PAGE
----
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2013 ACM Awards: Miranda Lambert and Luke Bryan Win Big

Stevie Wonder, John Mayer, Brad Paisley and Garth Brooks top eclectic show

Miranda Lambert and Luke Bryan pose in the press room during the 48th Annual Academy of Country Music Awards at the MGM Grand Garden Arena on April 7th, 2013 in Las Vegas, Nevada.
Denise Truscello/WireImage; Jason Merritt/Getty Images
April 8, 2013 8:35 AM ET

Miranda Lambert took home the most trophies, but Luke Bryan pulled the biggest upset last night when he won Entertainer of the Year at the 48th annual Academy of Country Music Awards in Las Vegas.

The moment proved a coronation of sorts for Bryan as the "Tailgates and Tanlines" singer beat out Lambert, Blake Shelton, Jason Aldean and two-time Entertainer of the Year winner Taylor Swift, who went home empty handed. Bryan was overcome with emotion and openly wept while he name-checked peers and thanked viewers for their votes. "Thank you so much for making my life what it is," he said. "This is the defining moment of my life."

Miranda Lambert, Blake Shelton Blast Eric Church for Anti-'Voice' Comments

Lambert won four awards, including Female Vocalist of the Year for the fourth consecutive time, joining Reba McEntire and Loretta Lynn as the only singers to win the award four or more times. Lambert also took home Single of the Year as an artist, and Song of the Year as a writer for her hit "Over You," an award she shared with co-writer Shelton. 

"Having your songs and your lyrics be recognized by your peers is pretty much as good as it gets," Lambert said, fighting back tears. "Thank you for accepting me as a songwriter, not just a singer-performer, because that means the world to me." 

Other winners included Aldean, who won Male Vocalist of the Year; Little Big Town, who were crowned Vocal Group of the Year; and Eric Church, who nabbed an Album of the Year trophy for his blockbuster breakthrough Chief

"I can't believe I just met John Fogerty," Church said. "We should hang together," he told the rock legend, who presented the award. Earlier, the "Springsteen" singer surprised viewers with a stark acoustic performance of his Biblical love ballad "Like Jesus Does." 

Even more surprising than Bryan's win was that it came sandwiched between a pair of Stevie Wonder performances. First, the R&B legend and baby-faced "Bieber of Country" Hunter Hayes traded verses on Wonder's not-even-a-little-bit-country classic "Sir Duke." Then, as credits rolled, Bryan and Shelton joined Wonder onstage to close the show with the singer's 1970 hit, "Signed, Sealed, Delivered I'm Yours" – a song that topped the charts when "A Good Year for the Roses" was a hit for George Jones. 

Before that, though, came one of the evening's most anticipated performances when Brad Paisley and John Mayer offered up some country-rock crosspollination of their own, dueting on Paisley's bluesy new single "Beat the Summer." The surprisingly subdued performance – only Mayer's second appearance singing in over a year – never became the six-string showdown audiences may have hoped for. Trading licks, Paisley and Mayer riffed over each over more than they riffed with each other. The song sounded even more like a mash-up when audio interference marred the broadcast and played the duo to commercial.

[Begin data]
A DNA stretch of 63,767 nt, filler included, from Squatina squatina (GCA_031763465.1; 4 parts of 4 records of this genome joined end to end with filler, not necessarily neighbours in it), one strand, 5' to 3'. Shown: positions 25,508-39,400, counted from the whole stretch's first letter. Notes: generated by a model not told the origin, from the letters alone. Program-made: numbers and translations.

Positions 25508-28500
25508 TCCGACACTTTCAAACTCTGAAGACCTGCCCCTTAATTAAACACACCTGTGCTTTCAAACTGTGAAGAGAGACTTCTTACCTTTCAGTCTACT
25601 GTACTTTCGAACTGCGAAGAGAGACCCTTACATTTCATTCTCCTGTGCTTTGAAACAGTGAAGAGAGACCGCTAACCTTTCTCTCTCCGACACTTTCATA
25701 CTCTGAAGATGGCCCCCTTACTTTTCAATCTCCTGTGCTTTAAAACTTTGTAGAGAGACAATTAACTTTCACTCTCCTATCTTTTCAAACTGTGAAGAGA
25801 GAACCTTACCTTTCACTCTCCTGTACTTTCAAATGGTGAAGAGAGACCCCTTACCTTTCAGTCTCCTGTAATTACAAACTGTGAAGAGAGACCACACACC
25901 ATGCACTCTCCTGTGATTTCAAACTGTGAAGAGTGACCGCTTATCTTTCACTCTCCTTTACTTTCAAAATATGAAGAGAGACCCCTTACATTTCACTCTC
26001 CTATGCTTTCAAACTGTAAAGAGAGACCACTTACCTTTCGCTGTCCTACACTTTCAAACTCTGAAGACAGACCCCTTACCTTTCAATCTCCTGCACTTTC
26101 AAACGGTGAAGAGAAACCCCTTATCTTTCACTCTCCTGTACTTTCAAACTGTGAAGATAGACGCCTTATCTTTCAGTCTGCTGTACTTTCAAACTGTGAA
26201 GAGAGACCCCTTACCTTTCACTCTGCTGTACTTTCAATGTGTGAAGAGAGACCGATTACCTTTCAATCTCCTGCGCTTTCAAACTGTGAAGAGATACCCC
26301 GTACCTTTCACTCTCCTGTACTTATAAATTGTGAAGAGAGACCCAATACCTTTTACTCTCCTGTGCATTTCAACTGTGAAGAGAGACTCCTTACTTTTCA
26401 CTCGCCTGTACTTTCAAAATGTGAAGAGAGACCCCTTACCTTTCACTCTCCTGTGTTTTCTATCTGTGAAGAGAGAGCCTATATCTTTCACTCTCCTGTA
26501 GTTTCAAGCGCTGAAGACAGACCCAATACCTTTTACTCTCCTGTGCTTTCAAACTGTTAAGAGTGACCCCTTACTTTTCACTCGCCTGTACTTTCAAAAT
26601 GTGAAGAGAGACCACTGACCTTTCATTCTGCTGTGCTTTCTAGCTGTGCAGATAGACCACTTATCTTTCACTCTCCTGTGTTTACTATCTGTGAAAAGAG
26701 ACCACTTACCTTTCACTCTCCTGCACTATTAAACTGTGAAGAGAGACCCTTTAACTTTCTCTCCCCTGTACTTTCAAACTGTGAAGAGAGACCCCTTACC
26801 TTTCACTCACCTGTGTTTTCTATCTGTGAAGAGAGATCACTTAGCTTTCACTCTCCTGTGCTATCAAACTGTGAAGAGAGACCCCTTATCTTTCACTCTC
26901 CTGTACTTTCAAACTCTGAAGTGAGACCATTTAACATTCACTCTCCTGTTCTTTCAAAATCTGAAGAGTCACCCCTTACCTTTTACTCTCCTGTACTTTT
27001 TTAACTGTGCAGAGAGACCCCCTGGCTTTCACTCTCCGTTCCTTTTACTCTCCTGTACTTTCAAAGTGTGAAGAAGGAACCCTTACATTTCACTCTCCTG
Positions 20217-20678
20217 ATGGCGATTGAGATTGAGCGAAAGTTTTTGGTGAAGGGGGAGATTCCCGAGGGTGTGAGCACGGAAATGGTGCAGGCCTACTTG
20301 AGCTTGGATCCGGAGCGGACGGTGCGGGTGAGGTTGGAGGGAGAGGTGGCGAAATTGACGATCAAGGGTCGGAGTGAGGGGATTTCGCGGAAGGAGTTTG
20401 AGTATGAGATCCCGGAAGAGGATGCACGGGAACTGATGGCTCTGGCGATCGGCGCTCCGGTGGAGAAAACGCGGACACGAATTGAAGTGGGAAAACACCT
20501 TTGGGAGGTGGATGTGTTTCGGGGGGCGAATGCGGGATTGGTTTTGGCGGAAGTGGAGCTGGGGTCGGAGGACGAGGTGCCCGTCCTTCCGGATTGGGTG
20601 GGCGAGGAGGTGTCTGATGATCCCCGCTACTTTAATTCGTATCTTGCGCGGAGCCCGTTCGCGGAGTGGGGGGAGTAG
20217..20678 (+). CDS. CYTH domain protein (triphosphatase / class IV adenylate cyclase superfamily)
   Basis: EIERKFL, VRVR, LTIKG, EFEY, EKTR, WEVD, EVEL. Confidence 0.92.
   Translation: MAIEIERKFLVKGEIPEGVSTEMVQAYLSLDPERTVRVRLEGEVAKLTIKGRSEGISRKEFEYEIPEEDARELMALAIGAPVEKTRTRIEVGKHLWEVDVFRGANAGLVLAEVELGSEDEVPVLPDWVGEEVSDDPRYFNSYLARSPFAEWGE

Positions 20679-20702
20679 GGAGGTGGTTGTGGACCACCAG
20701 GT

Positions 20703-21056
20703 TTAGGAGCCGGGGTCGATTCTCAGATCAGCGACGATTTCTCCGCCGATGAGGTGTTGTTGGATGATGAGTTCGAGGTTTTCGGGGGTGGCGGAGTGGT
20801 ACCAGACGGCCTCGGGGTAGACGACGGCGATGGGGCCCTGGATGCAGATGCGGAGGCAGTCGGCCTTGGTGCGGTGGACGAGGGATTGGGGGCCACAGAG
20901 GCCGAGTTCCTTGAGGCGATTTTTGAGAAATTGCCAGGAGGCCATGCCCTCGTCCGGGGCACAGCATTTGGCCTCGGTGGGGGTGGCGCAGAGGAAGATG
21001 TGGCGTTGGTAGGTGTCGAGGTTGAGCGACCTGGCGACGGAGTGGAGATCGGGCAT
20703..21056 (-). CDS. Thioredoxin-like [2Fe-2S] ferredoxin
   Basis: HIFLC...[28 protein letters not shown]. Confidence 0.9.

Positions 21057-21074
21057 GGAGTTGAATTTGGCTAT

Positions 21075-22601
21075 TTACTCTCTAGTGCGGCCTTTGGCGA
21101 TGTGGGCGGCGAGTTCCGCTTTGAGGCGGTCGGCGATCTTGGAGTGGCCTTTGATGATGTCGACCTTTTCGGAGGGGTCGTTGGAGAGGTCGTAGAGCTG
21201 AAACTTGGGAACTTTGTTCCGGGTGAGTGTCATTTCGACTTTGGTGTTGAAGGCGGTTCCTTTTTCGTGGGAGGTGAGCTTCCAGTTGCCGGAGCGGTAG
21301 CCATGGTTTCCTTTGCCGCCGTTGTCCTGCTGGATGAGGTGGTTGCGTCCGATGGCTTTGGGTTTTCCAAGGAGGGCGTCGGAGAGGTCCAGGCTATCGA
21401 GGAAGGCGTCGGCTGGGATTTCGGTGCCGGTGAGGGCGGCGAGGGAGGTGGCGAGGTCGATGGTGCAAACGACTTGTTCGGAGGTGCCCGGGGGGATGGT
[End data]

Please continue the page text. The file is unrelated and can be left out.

An earlier Paisley performance, featuring Dierks Bentley and Hayes, proved a more scorching twang-off. But the guitar solo of the night belonged to Keith Urban, who gave his best Neal Schon impression during a performance with Tim McGraw and Taylor Swift on McGraw's stadium-sized torch ballad "Highway Don't Care." Between Urban's fancy fretwork, Swift hitting her high notes and McGraw's characteristically John Boehner-worthy tan, it was an overwhelming amount of country star power for one center-stage catwalk to take.

But with many performances truncated, some less than a minute in length, it was no night for extended jams, even in the case of superstars. That brevity almost seemed like a slap in the face to Hall of Famers Garth Brooks and George Strait, who teamed up and turned in the hands-down highlight of the show: a ribute to late ACM producer Dick Clark that killed. Brooks, rocking an inexplicably hilarious goatee, sang half of his Class of 1989 classic "The Dance," then joined Strait to duet on the latter's poignant weeper "The Cowboy Rides Away." Last year, the 60-year-old Strait announced that he's retiring from the road.

Other highlights included Kelly Clarkson's brisk performance of her Seventies AM-radio throwback "Don't Rush," and a rare appearance by Entertainer of the Year-presenter Shania Twain, who stepped on the ACM stage for the first time in a decade. "It's just so great to be back here," she said "I'm having a blast."

Co-hosts Shelton and Bryan got a good laugh or two with their witty, bromantic banter, the best of which included Bryan introducing singer-turned-American Idol judge Keith Urban as the "the no fly zone between Nicki Minaj and Mariah Carey" and Shelton capping an introduction of Lambert by adding, "the coolest thing is that this morning I saw her naked!"

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